The system follows the principle which revolves around talk to someone who has already experienced the new culture to gain a practical insight into the day-to-day realities of living in a foreign country. Once the transfer has started, everyone can stay in touch thanks to a technology that allows the sharing of experiences in real time. Any communication platform should work perfectly for this purpose.

5. Support the learning of new languages.

One of the most important obstacles hindering adaptation to a foreign culture is the difference in language.

Communication is the key to closing any gap. The best way to make sure it stays unhindered is to help employees learn the language of the new country in which your business will be operating.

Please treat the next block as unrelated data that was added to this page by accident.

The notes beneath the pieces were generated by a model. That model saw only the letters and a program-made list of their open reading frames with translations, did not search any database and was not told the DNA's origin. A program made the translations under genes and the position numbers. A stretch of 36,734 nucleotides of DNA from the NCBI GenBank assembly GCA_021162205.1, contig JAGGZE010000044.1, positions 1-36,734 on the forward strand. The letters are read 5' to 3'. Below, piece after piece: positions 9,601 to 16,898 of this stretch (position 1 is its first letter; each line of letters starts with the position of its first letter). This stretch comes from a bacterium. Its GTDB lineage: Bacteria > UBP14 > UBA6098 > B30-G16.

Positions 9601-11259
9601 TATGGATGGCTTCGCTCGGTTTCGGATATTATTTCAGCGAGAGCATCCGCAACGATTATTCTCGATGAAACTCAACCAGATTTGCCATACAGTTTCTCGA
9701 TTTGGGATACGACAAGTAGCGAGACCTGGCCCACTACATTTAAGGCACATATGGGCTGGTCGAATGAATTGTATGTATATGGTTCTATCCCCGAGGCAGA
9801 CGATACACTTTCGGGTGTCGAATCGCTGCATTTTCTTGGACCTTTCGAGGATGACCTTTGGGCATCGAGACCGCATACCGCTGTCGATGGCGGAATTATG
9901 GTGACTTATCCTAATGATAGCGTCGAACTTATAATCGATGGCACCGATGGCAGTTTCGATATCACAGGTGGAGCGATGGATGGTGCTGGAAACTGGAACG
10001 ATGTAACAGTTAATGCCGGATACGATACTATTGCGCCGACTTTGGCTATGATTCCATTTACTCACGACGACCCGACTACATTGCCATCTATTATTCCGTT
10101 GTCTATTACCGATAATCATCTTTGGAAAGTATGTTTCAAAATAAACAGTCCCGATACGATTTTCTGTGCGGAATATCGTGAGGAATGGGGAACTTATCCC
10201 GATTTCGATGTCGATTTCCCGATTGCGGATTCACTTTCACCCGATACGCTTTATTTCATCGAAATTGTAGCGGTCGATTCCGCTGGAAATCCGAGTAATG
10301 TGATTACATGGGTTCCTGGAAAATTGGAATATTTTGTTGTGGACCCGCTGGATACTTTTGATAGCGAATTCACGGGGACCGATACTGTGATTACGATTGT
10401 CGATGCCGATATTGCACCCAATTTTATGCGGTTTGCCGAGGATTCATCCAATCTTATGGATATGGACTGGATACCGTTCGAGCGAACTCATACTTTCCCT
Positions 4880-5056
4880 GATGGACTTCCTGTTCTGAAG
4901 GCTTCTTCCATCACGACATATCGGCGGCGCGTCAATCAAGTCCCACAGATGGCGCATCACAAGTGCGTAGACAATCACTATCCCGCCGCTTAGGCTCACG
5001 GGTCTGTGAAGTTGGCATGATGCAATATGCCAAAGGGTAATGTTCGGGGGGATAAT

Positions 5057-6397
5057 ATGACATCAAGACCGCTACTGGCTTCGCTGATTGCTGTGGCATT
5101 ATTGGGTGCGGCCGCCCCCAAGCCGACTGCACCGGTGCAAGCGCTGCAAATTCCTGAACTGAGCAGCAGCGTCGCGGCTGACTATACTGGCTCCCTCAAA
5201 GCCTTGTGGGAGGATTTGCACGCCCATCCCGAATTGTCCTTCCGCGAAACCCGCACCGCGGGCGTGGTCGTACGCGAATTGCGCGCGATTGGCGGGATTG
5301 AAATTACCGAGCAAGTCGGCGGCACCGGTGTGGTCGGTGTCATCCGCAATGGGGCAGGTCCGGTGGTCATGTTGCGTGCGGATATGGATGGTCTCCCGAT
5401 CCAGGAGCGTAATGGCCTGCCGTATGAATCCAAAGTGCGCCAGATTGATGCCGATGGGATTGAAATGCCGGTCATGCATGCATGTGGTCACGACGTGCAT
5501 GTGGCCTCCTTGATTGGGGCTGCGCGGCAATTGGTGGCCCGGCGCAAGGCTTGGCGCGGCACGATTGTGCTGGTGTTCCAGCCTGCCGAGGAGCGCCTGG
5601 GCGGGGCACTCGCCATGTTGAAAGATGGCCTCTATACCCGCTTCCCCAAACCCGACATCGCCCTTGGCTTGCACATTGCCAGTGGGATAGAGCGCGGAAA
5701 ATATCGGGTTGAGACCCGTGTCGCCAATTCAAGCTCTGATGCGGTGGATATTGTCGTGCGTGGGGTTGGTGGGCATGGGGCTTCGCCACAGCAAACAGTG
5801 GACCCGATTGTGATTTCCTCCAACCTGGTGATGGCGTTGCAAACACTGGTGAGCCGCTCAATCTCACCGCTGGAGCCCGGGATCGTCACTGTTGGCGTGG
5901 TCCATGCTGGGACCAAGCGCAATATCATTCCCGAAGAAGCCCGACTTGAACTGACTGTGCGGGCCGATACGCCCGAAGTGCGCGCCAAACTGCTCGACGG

Language training is vital for cultural adjustment, even for the other countries which mainly speak the universal language. Some native language courses immerse employees more deeply into the culture, thereby boosting their self-confidence and promoting a smoother transition.

6. Extend aid to the families of employees.

Sometimes cultural adjustment becomes difficult for employees not because of their own failure to settle down, but because their families have not been able to adjust to life abroad. For this reason, you should extend your cultural adaptation assistance to them as well.

Make sure the whole family receives some form of cultural training. It doesn’t have to be as extensive as your employees’, but make sure you offer them language course and some basic information about the country cultural practices at least.